I didn't realized how long it had been, but for a while there I know I went "radio silent," or as the Comms guys say, "RF Cold" here on the site. Only when three separate friends e-mailed me on three straight days last week to check up did I realize it had been almost a month since I'd posted. The very GOOD news I have to report is that things are steady-state over here.
All that really happened was that when I got back from the quick trip home in September, my boss was on R and R. Which meant I was the boss, which meant the endless days and other staff shenanigans. And then as soon as HE got back, our lead NCO went on R and R. Which meant I picked up a lof what he'd been doing, plus my lane in the proverbial road. If blogspot weren't blocked from the computers on our network, I could probably find the 15-20 minutes to write almost every day, but all the *fun* sites are a No-Go. So it goes.
Thankfully the wireless connection near our chow hall is actually working right now, which is enabling me to write.
I would say things definitely *suck* here, but just as quickly as I'd say that, I would qualify it for a mostly non-military audience by saying they don't suck in the way someone in Kunar or Khost Province is dealing with the *suck* of dodging frequent rocket fire from Pakistan, or the way someone in Helmand is doing daily foot patrols and worried about IEDs in the ground.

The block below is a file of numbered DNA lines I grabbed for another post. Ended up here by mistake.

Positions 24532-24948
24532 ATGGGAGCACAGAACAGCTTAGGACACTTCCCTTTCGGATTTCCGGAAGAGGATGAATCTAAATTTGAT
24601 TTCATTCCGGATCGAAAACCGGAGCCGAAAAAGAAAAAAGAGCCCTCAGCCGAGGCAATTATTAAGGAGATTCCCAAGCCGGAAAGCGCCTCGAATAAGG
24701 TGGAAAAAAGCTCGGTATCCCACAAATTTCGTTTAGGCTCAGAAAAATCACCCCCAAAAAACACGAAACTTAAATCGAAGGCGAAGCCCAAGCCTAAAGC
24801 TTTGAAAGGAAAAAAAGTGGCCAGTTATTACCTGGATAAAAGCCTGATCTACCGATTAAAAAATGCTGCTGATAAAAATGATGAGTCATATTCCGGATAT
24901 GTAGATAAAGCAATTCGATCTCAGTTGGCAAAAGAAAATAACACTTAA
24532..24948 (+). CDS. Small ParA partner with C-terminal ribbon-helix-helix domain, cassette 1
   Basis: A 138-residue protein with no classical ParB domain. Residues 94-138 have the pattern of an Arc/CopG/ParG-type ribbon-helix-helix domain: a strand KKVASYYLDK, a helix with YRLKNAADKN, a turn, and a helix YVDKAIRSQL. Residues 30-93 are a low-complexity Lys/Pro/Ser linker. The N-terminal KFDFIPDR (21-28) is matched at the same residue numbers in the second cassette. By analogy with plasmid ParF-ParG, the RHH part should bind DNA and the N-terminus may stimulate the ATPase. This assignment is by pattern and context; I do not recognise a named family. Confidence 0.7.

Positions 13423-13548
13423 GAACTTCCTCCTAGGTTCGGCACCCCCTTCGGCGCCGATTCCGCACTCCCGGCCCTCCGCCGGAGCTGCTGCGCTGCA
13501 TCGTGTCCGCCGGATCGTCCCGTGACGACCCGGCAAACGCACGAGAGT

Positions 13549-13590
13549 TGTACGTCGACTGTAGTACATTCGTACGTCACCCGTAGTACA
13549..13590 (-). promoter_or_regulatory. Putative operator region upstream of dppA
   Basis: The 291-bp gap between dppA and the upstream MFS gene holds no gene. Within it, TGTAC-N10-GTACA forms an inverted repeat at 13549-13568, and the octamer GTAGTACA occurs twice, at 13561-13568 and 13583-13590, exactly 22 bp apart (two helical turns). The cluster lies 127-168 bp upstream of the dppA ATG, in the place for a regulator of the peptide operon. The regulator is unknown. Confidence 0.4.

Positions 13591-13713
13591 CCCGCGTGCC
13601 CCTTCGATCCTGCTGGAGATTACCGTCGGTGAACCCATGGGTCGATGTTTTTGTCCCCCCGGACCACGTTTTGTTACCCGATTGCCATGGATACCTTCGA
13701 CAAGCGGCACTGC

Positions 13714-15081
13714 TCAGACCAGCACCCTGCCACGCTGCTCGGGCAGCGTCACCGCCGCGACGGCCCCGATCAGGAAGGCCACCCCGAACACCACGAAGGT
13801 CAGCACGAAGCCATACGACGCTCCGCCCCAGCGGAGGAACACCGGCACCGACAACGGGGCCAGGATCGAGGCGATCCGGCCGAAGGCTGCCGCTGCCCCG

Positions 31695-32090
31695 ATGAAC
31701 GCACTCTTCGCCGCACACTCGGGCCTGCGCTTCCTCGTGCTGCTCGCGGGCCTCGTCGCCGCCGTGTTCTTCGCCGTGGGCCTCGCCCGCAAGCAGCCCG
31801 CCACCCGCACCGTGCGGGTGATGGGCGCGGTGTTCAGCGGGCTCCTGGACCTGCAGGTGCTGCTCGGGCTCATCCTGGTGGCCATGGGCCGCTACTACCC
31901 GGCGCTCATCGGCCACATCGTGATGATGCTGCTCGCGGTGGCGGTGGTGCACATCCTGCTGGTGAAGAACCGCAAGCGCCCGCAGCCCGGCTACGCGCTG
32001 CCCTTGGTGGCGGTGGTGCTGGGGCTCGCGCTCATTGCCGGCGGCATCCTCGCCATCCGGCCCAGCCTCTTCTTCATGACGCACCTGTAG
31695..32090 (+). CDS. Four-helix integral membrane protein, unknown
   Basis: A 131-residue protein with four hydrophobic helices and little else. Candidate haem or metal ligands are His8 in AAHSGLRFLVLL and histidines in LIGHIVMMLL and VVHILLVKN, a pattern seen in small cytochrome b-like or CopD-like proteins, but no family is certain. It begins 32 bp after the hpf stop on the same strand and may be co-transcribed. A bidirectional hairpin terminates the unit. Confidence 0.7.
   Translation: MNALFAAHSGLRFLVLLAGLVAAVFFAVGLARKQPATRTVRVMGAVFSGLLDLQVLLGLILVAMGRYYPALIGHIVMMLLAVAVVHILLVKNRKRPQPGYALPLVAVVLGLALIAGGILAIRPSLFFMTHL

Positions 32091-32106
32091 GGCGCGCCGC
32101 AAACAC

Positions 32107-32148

Perhaps ironically, you might be in more physical danger if you're taking 128 every day (esp. that godawful interchange onto Rte 3 that forces you to cut across multiple lanes while the people coming onto 128 are trying to get across you to do the opposite), but the special feature of the American military staff is the go-go-go all-the-time mentality (and the one really cool thing about being here is that I've gotten to see how lots of foreign militaries operate, and they aren't all like that!)
So anyway, with a nod somewhere in Tolstoy's direction, I would say that every less-than-ideal deployment scenario sucks in its own unique sort of way.
And on the bright side, we all noticed the snowcaps up in the Hindu Kush foothills around the base today. Seeing the snow up there, and feeling the first few cold snaps of the season, is a great reminder that February might not be all that far away.